This year we’ll be hosting a ‘Book Club’ event, when the author Christopher Hart will be discussing his book Lost Children This will take place on Thursday 10th October 2019, at 2.30pm. This gives us a chance to engage with the author, when he will discuss his book, why he chose to write it, and the ethical questions that it provokes.
We hope you will want to read this book, either as an individual or perhaps as part of a Book Club you belong to.
Christopher Hart work has included being Sunday Times theatre critic and book reviewer, regular comment pieces for the Daily Mail, travel writer for The Sunday Times, Daily Telegraph, Daily Mail, Guardian, travel copywriter (brochures) for Swan Hellenic Cruises, novelist both as Christopher Hart and William Napier, literary and historical fiction, including The Harvest (Faber) and the bestselling Attila Trilogy, translated into over twenty languages, and his new novel Lost Children, set in Central America.
The novel has been reviewed as – a thrilling, haunting and deeply moving ‘tour-de-force’, Lost Chidren is an unforgettable story of privilege and poverty, First World and Third, ideals and realities – and the longing of the lost child for a family …………. ‘Good Reads’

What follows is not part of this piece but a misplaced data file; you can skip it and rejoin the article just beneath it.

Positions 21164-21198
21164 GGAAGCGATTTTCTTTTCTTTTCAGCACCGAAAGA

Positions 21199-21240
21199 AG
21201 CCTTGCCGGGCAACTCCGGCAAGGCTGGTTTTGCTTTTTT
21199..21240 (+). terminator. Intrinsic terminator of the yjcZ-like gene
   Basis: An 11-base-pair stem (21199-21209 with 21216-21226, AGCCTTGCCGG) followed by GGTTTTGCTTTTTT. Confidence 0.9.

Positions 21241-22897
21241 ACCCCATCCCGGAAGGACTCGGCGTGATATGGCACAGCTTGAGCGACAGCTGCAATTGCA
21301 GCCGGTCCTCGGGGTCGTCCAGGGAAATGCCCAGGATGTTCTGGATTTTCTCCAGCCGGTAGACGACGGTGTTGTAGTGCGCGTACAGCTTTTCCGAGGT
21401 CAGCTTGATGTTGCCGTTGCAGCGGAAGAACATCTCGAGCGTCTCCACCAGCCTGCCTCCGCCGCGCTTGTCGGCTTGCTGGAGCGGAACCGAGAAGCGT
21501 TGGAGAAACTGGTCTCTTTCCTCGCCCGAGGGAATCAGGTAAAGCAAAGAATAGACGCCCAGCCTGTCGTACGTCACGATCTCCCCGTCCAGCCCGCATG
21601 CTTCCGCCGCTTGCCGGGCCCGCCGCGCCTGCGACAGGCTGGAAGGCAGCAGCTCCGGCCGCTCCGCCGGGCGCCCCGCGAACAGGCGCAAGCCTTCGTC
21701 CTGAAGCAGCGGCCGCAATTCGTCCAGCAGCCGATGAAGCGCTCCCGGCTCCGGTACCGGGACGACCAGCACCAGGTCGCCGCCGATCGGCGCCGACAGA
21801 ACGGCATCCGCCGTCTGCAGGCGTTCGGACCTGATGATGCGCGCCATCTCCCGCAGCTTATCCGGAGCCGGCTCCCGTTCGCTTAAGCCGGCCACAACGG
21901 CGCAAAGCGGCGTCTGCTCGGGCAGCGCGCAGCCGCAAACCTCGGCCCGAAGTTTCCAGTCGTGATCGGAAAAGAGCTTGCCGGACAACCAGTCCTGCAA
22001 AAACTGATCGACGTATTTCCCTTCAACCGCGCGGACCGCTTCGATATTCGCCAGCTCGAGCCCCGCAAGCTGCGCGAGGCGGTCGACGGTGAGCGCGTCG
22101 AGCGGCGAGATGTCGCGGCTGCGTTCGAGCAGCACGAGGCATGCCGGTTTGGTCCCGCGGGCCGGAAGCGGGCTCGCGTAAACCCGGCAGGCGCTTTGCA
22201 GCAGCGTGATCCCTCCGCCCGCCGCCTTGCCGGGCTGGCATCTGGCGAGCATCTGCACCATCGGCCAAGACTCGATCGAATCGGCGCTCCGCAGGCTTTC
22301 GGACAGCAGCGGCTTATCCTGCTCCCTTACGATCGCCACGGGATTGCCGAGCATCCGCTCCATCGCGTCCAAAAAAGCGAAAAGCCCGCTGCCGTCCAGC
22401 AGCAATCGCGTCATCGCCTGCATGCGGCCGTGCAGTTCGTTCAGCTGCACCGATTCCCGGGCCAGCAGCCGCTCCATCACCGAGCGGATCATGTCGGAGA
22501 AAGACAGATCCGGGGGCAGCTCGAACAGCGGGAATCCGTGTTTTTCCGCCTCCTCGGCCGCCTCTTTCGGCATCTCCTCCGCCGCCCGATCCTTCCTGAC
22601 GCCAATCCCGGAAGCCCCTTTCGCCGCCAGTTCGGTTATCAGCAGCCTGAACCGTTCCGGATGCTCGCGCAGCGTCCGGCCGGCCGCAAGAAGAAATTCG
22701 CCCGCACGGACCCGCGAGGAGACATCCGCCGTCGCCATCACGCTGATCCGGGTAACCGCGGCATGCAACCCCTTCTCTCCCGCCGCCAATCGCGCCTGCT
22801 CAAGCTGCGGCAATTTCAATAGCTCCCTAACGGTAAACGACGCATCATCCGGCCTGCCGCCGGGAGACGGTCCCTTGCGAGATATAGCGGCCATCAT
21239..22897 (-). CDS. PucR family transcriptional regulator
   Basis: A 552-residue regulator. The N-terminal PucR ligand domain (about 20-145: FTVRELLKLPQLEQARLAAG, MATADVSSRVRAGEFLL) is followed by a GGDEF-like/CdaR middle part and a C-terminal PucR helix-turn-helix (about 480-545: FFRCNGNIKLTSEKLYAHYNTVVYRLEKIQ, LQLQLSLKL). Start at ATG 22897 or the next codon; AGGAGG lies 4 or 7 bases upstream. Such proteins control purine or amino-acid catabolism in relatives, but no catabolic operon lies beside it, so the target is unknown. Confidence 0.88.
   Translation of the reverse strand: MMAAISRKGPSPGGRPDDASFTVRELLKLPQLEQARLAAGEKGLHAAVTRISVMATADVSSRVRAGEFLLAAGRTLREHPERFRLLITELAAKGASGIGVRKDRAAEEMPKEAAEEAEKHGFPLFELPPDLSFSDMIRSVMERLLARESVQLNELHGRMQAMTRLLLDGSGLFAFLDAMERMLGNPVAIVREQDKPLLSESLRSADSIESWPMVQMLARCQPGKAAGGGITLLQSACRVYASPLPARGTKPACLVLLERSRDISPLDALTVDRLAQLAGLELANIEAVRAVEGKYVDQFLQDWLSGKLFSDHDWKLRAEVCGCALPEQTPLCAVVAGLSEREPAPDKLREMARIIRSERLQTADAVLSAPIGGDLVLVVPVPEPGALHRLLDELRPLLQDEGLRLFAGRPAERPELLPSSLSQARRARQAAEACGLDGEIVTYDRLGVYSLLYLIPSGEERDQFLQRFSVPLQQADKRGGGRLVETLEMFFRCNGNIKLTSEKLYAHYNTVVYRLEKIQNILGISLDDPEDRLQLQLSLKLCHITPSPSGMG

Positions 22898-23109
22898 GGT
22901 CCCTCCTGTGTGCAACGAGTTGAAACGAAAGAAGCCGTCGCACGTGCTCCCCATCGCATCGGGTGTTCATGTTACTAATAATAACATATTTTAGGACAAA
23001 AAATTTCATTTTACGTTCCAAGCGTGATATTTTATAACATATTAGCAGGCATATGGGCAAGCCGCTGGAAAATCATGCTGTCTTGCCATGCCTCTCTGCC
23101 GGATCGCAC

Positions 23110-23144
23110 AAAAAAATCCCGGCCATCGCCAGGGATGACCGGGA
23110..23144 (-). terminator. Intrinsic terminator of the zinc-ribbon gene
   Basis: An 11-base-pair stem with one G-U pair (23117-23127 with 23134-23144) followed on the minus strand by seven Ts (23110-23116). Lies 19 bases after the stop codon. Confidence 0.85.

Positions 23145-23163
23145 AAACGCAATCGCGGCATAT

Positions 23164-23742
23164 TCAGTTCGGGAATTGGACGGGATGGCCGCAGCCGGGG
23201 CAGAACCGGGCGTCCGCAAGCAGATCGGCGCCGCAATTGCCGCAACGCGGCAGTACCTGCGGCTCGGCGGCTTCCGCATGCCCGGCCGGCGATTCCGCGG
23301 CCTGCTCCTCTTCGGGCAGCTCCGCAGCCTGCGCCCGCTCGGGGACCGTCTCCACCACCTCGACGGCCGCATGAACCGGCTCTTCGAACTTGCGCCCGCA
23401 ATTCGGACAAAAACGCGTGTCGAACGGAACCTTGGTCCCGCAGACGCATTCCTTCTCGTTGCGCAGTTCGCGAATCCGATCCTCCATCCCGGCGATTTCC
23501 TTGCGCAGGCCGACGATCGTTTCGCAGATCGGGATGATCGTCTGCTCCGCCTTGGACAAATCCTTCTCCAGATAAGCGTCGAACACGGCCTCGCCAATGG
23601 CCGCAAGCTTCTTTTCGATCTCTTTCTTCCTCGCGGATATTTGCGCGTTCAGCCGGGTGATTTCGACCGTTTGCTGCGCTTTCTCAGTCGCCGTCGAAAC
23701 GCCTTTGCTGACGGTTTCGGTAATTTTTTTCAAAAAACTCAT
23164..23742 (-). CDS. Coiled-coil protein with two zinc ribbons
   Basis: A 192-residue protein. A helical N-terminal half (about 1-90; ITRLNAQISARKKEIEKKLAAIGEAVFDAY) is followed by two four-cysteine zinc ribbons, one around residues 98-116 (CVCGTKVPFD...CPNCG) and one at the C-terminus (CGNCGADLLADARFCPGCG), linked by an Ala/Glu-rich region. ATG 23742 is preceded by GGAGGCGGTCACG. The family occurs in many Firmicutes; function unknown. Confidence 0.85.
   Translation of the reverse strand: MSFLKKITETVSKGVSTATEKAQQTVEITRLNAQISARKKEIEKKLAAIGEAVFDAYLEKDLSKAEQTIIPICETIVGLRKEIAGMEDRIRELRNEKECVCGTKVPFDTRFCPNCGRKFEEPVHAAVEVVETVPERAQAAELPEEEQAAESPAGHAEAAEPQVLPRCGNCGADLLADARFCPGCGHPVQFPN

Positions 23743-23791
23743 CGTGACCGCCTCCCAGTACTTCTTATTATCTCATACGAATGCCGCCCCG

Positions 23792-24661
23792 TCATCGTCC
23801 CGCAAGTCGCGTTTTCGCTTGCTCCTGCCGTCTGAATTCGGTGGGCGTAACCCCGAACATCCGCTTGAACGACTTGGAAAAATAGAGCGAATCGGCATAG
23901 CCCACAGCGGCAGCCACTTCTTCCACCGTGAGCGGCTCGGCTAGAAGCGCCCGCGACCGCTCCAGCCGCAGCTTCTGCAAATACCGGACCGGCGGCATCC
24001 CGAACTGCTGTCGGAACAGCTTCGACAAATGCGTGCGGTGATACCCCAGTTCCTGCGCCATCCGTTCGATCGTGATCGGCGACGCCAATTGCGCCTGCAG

Four English medical students (upper-class Bridge with his yellow corduroy suit, Lucy with her ukulele, dim but right-on psychotherapist Caitlin and decent, troubled Nicholas) volunteer for a stint in a beautiful but dirt-poor Central American country. They are all keen to do good, but hopelessly out of their depth in a society where kitschy, cocaine-funded McMansions spring up where there used to be tropical forest, and policemen’s heads turn up at the bus station in plastic bags. Nicholas becomes traumatically involved with the nightmare misfortunes of his sincere and genuinely lovable host family after they are evicted by soldiers, while a kindly but cynical local doctor has some memorable lines. Above and behind everything is the suave … The Sunday Times, 9th September 2018.
Better known for historical novels written as William Napier, here Hart tackles a contemporary subject — the idealism of youth and how it can evaporate. Four young medical students are in Central America, desperate to do good. The unnamed country (Guatemala?) is in the grip of drug wars, with street gangs and armed militias everywhere.
The most idealistic of the four, Nicholas, lodges with a poor family and is transformed by the experience, especially his relationship with a little girl, Lala. Conditions worsen and Nicholas’s companions all decide to return home, but he refuses.
Then Lala goes missing. Nicholas sets out to find her and purge his own bad childhood memories. Told with emotional intensity, it moves you to tears. Review in The Daily Mail, 28th October 2018.